"What’s the name?" we would ask, bursting into relaxation every Monday morning.

"Still undecided," snapped the Long-Haired Editor, who’d been there since 8 am. "Market surveys are being done."

"Ah," sighed the journalists, "let’s go to Single Tea."

"Wait!" yelled the Long-Haired Editor, "Come back! How about some story ideas?"

I was assigned a feature on young, upwardly-mobile Marxist intellectuals. I lost two friends in the following months.

The Magazine grinned in the darkness and flexed its muscles. All for a larger cause, it whispered. After all, only a few kilometers away, The Competition snarled like a mighty, sharp-suited dragon. The behemoth of newsmagazines, its vast network, its seasoned wordsmiths, its macho reporters, its marketing men, its glam ladies and its formidably long life. "This is war," said the Long-Haired Editor. "You’re a soldier now. Forget about keeping friends."

A few weeks later, we moved to Safdarjung Enclave in the Kamal Cinema complex. A woebegone market 10 years ago, with a single sweet shop, paan shop, a few thin dogs and Russian female teenagers crowding into a photocopy outlet whose Sardar proprietor spoke several East European languages. Three floors were acquired and our spirits soared through the staircase. Meetings began, stories were planned, the first dummies came out. The Magazine readied itself for passage. New India’s voice cleared its throat and waited.

In the meanwhile, there were beer parties on the terrace. The Long-Haired Editor looked on admiringly as his staff of under 50 consumed a battalion’s supply of liquor. The air filled with song. The Rock Musician belted out Kerala protest. The Big Bindi breathed through a Rabindra Sangeet. The Valuable Cartoonist, preferring quiet fun, pleaded for a respite from the ceaseless singing, and was pinned to his seat by a fierce rendering of Surangini.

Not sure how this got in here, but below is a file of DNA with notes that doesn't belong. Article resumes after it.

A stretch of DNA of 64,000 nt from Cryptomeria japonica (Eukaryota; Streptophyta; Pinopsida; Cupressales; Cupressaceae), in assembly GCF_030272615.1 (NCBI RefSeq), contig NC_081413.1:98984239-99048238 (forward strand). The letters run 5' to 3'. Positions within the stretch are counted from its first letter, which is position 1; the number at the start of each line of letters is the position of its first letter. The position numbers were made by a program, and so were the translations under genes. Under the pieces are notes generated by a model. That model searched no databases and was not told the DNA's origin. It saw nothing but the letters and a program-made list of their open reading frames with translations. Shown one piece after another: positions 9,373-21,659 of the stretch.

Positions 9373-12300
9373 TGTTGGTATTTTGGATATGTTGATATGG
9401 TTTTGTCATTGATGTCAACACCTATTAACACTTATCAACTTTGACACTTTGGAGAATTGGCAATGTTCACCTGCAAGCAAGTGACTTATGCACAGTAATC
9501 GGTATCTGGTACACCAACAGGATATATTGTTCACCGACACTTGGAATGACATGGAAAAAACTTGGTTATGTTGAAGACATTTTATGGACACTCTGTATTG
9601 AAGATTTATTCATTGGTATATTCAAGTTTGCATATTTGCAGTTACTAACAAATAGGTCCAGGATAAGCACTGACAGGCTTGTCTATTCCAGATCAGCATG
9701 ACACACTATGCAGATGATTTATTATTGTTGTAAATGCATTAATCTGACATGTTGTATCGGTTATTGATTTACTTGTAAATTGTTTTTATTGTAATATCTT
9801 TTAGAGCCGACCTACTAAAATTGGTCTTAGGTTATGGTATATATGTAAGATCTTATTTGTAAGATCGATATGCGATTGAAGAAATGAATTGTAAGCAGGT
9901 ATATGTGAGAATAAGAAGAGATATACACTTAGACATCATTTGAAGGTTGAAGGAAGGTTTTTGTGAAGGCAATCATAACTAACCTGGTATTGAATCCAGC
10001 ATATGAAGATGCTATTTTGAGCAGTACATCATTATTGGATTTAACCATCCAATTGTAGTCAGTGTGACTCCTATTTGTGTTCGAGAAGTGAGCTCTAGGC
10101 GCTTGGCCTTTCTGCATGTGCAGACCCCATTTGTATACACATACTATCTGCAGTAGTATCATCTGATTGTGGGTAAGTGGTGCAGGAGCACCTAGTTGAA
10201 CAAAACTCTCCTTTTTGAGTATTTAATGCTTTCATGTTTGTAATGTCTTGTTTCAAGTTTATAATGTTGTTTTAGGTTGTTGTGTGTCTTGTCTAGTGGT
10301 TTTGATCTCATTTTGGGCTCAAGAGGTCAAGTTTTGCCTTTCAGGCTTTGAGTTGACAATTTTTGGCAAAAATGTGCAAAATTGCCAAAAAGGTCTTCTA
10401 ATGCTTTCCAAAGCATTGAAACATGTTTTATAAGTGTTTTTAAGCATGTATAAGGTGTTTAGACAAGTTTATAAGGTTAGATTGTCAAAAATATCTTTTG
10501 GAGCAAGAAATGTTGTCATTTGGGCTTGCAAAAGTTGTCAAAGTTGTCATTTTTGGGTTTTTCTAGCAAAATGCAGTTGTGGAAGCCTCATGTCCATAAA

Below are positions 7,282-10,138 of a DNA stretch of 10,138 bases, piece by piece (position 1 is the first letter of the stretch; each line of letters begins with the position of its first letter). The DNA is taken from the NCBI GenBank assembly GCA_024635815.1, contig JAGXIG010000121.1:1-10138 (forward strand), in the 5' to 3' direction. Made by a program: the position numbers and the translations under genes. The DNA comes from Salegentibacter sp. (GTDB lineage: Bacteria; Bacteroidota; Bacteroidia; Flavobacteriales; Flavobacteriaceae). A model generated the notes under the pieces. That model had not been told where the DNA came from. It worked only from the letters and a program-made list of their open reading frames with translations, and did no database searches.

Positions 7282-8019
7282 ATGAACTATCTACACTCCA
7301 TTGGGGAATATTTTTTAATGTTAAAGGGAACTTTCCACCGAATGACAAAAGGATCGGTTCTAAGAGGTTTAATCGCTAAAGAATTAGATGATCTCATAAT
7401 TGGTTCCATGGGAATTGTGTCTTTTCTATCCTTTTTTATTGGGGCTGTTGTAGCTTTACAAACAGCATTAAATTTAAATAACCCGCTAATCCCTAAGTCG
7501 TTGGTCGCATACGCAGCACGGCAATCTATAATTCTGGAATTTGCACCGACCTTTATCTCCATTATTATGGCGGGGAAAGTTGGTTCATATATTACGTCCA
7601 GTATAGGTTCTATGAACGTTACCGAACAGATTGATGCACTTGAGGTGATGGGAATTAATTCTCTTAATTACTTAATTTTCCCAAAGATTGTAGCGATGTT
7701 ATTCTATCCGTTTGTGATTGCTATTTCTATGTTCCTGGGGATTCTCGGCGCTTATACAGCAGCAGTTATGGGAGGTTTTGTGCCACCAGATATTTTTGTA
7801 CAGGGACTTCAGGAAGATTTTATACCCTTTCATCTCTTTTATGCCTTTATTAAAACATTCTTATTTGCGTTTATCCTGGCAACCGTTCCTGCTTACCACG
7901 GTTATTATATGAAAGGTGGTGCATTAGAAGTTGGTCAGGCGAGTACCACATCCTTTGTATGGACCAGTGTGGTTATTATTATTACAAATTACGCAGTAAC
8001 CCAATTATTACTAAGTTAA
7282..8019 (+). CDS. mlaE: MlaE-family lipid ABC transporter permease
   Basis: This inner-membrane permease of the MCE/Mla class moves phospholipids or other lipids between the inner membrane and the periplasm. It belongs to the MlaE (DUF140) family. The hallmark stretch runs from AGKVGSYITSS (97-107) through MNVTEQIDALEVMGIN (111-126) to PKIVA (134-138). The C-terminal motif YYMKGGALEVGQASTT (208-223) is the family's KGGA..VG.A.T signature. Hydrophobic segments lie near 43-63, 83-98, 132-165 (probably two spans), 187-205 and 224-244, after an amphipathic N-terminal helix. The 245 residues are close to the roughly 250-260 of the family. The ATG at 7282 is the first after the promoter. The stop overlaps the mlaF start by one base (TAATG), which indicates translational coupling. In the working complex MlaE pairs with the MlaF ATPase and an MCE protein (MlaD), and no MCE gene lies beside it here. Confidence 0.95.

Fun was never so serious. There were trips to Barmer and Jhabua, to Kashmir and Azamgarh, for stories of India from its cutting, brutal, hopeful edge.

Correspondents and photographers understood each other. How to sign bills in Hindi with the left hand so that it looked like the signature of an Andhra cab driver was an art I learnt from the Gandhi of The Dark Room. A group of colleagues was never more companionable, never better friends and never so delighted to be in each other’s company.

Saturday afternoons, indeed, almost every afternoon, were spent in homage to Kingfisher. Parties (or was it work?) begun at office would end in the home of someone with a cooperative spouse. The hours would roll by. Only when the bearded crusader began his familiar story of how his uncles initiated him into intercourse with buffaloes would we know it was time to leave.

The divide between editorial and management was non-existent for us in those days. The Short-Haired CEO was determined to defy the stereotype. He was anxious to meet us half way, running enthusiastically with every idea. The Long-Haired editor would enter the bureau and hopefully ask, "For heaven’s sake, hasn’t anybody got a court case at least?"

Nobody paid much attention to him. At that time, all eyes were on Subaltern Sizzler’s essaying yogic exercises on the bureau floor.

October neared and The Magazine was ready. The first ever opinion poll from Jammu and Kashmir. The prime minister’s romantic novel. The Magazine had soaked in our energies and distilled our spirits. Young citizens of India had poured their passions into its pages, and what came out was not just a collection of stories but a manifestation of our spirit, the power of our laughter, the restlessness of our intellects.

On October 11, 1995, Outlook awoke to life, to headlines and to a few copies being burned by the Shiv Sena.The rest will be judged by a new century.


(Author of The Gin Drinkers, Sagarika Ghose is senior editor, India Broadcast News.)